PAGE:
If The CEO Is Right, Unilever plc Is Set To Soar Next Year

Five years ago, emerging markets were a source of growth for companies right around the world, including Unilever (LSE: ULVR) (NYSE: UL.US). Indeed, Unilever still derives around 60% of its revenue from these markets.

Right now, though, growth rates in emerging economies are slowing. So what if this growth slows further? What does it mean for Unilever?

Not a pretty picture

According to The World Bank, India’s growth rate in 2010 was 10.3%, but now it’s around 5%. China’s GDP growth rate in 2010 was 10.4%, while today it stands around 7.5%. Finally, Brazil was buzzing along at 7.5% GDP growth in 2010 — now it’s struggling for 2.5% growth. Even Russia was growing at 4.5% in 2010, with forecasts now it will slide into recession next year.

C’mon though these are pretty broad numbers, surely they don’t relate directly to Unilever? Well, you might be surprised.

In 2013 the household goods maker was still recording double-digit growth in its three biggest markets in the region, but it all went a bit sour this year. In fact 2014 saw the slowest third-quarter revenue growth in five years for the company. Underlying sales rose just 2% in the three months to September.

It’s not just emerging markets though that are causing headaches for executives. According to analysts at ING, revenue in Europe fell 4.3% in the three months to September.

Upside hope

If the CEO, Paul Polman, is worried about Unilver’s current performance, he’s not showing it. He sees improved growth in 2015. His logic is that emerging markets are still driving world growth and that they are set to post “healthy growth” next year. Just to confirm his thinking, he’s gone on the record to say that the global economy has indeed bottomed out — so growth can only improve from here. Specifically, he points to the International Monetary Fund‘s growth projections for next year. The IMF says the global economy will grow at 3.8% in 2015. That’s up from this year’s expansion of 3.3%.

Moreover, one country I haven’t mentioned yet but that has been flagged by Unilever as a potentially lucrative source of income is Indonesia. Interestingly, its GDP growth rate has hardly budged over the past few years — still motoring along at a very healthy 5.8%. Unilever’s now pushing ‘Magnum’ ice-cream bars of all things in the country. It signalled to the market last year that it was looking for cheaper, lower-cost products to increase its appeal to a wider demographic of customers — and this is what it came up with.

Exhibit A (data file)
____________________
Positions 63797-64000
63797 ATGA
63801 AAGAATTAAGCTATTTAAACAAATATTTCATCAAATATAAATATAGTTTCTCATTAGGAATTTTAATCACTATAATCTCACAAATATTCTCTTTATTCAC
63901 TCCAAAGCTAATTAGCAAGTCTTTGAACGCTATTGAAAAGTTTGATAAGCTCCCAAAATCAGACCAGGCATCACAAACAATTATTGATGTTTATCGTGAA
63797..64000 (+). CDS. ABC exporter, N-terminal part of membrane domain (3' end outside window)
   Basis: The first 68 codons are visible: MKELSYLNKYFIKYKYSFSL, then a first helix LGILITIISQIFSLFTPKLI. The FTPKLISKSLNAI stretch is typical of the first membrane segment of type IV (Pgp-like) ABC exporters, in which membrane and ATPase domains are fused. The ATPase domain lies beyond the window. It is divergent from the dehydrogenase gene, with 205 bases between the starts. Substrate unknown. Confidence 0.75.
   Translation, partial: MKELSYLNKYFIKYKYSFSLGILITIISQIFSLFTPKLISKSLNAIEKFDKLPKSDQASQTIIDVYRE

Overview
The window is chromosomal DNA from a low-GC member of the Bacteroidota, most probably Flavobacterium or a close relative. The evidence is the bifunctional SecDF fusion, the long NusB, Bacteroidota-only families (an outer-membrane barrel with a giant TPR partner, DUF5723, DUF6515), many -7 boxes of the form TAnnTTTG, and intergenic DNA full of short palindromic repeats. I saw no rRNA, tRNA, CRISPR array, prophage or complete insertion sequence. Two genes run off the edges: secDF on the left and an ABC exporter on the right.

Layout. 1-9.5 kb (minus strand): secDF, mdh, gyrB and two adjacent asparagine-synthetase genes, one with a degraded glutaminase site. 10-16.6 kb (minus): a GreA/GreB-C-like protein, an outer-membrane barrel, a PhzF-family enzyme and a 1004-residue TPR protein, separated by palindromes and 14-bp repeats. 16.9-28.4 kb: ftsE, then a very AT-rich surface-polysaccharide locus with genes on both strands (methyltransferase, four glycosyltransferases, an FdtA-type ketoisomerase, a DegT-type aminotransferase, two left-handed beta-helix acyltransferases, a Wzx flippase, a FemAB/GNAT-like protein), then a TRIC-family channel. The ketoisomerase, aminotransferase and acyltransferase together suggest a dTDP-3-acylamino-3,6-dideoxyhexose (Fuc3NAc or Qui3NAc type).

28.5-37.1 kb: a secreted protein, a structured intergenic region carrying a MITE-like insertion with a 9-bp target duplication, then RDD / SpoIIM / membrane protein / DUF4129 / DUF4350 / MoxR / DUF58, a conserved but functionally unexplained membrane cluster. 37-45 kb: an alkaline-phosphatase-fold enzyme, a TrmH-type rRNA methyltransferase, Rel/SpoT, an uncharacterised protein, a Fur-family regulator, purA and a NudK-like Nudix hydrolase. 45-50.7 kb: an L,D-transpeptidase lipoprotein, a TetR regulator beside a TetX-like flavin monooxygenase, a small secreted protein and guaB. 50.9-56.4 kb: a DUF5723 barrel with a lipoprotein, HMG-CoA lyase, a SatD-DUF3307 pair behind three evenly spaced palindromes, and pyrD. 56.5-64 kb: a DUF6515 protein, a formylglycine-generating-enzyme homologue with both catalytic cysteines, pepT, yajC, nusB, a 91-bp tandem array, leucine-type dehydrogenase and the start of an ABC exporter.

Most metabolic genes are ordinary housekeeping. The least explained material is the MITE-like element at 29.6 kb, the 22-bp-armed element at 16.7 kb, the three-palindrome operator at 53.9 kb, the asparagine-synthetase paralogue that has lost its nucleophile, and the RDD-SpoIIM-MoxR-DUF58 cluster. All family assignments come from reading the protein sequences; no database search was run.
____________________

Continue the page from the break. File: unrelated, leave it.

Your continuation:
So where to from here?

So there you have it. The CEO says he thinks the economies of China, India and Brazil can only improve from here. In addition, countries like Indonesia are actually primed to provide solid growth for the company.

If the CEO’s claims are true, Unilever could be a solid investment next year. If emerging markets slow further, however, Unilever’s sales — which have already slowed significantly — will deteriorate further.

City analysts, on the other hand, by and large, haven’t made up their minds on this one. The clear majority of number-crunchers are sitting on the fence having placed a “hold” recommendation on the stock.

Investment bank Macquarie has gone on the record saying that the more China does on the “structural side” the better. That’s code for ‘the country isn’t out of the woods yet’ in terms of its growth prospects.

Unilever shareholders have enjoyed some wonderful capital gains recently. The dividend yield, too, for longer-term investors, is also very sound. With earnings per share growth of 8%, Unilever could be a star performer in 2015 if the global economy bounces back with even a little bit of gusto. If it goes the other way, investors will be disappointed. Where do you think the truth lies?

One of the obvious questions that comes to mind when you wrestle with Unilever's investment credentials is, why does it put all its eggs in one basket? Yes emerging markets have been lucrative, but that growth won't last forever. The same goes for your own wealth management -- smart diversification is the key.

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David Taylor has no position in any shares mentioned. The Motley Fool UK owns shares of Unilever. We Fools don't all hold the same opinions, but we all believe that considering a diverse range of insights makes us better investors.